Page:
In early February, as the feast of St Josephine Bakhita is marked, the Church remembers all those who have been trafficked and sold into slavery.
Pope Francis, who has continued the papal tradition of clear denunciation of human trafficking and slavery, has designated St Josephine Bakhita’s 8 February feast day as a day of prayer, reflection and action to end the injustice of human trafficking.
St Josephine Bakhita, the patron saint for victims of slavery, was born in the west Sudanese region of Darfur in 1869. As a young girl, she was kidnapped for slavery in both Sudan and Italy.
Following her delivery from slavery, Josephine became a Canossian Sister and dedicated her life to sharing her story and to support the poor and suffering. She died on 8 February 1947 and was canonised in 2000.
Parishes, schools and individuals are being urged to take action to eliminate slavery in all its forms.
A 2016 United Nations report uncovered more than 500 different human trafficking routes across many parts of the world. It is estimated that millions of women, girls, men and boys are trafficked annually into domestic servitude, sexual exploitation, pornography, forced marriage and forced labour. Almost 80 percent of detected victims of trafficking are women and girls.
The Australian Catholic Bishops Conference (ACBC) and Australian Catholic Religious Against the Trafficking of Humans (ACRATH) are calling for a fourfold commitment to: slavery prevention, victim protection, legal prosecution of perpetrators and partnerships for change. This commitment, they say, begins with awareness-raising and action at all levels of society.
ACBC and ACRATH are encouraging parishes and other Church communities to mark the feast day at weekend Masses on 3 and 4 February and on 8 February.
Bishop Greg O’Kelly SJ, chairman of the Bishops Commission for Justice, Ecology and Development, said support for the commemoration of the feast day continues the Australian Church’s focus on this important issue.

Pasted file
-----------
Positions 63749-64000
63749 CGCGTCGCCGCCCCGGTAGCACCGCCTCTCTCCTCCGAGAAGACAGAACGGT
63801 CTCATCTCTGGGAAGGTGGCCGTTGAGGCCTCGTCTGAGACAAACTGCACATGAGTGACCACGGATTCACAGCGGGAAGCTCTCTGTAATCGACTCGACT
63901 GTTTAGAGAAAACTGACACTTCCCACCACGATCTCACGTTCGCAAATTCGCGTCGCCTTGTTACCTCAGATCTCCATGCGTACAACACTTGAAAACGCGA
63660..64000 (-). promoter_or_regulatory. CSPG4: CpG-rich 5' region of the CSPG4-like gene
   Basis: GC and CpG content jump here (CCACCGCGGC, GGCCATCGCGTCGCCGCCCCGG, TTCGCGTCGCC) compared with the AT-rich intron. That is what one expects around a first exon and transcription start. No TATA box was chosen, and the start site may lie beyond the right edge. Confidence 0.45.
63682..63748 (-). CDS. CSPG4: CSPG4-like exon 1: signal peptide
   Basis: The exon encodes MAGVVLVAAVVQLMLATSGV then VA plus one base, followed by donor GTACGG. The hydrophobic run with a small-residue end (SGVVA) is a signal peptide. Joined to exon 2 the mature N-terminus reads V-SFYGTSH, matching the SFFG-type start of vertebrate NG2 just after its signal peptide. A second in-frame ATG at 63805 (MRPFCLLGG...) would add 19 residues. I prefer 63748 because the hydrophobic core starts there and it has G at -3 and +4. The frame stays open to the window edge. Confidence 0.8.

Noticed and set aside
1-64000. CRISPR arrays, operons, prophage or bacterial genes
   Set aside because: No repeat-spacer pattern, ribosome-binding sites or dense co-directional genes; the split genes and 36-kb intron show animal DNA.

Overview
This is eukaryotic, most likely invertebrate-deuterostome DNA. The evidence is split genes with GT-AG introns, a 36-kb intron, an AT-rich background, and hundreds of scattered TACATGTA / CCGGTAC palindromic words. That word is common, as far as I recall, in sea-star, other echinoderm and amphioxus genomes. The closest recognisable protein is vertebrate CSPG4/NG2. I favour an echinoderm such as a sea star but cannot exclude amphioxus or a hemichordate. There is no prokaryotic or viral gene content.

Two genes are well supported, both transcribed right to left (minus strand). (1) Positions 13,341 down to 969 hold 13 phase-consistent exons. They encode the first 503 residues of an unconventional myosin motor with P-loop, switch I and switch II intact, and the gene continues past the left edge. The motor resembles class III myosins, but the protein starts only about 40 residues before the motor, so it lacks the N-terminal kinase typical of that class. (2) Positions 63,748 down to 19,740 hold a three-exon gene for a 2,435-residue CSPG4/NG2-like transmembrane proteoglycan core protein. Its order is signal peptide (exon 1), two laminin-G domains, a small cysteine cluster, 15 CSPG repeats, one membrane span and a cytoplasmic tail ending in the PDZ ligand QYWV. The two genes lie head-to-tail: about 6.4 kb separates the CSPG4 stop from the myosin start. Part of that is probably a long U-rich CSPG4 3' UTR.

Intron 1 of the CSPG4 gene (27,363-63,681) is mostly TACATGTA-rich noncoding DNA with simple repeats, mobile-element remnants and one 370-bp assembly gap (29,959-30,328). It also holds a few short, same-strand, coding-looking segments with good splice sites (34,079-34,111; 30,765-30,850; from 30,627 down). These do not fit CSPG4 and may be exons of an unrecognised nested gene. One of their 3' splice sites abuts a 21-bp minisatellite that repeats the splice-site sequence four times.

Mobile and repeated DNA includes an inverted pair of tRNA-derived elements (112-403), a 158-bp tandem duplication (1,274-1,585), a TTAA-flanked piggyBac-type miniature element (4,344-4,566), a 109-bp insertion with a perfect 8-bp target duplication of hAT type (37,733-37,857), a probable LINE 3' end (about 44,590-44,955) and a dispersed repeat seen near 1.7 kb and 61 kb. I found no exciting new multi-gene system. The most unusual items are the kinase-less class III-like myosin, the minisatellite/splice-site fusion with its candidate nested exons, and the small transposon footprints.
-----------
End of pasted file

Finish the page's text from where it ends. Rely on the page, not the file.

Last November, the ACBC endorsed the ‘Statement of Support for an Australian Modern Slavery Act’ prepared by the Human Rights Commission Roundtable earlier in 2017.
‘St Josephine Bakhita’s feast day is an opportunity to raise awareness about human trafficking,’ Bishop O’Kelly said.
‘Pope Francis has called us to make a difference. Our steps may be small, but together we can achieve a great deal, especially when we work with others to stop human trafficking.’
ACRATH president Sr Noelene Simmons SM said: “Our joint statement supports the Worldwide Network of Religious Life Against Trafficking in Persons in calling on governments, religious and civic organisations to unite and to increase their commitment to reduce the crime of human trafficking.
‘In this age of unprecedented mass migration brought on by conflict and natural disaster, women and children are particularly vulnerable to being trafficked and exploited. Through our prayer and our actions, let us be advocates for their freedom and dignity.
Parish resources have been developed to mark this day and can be accessed here.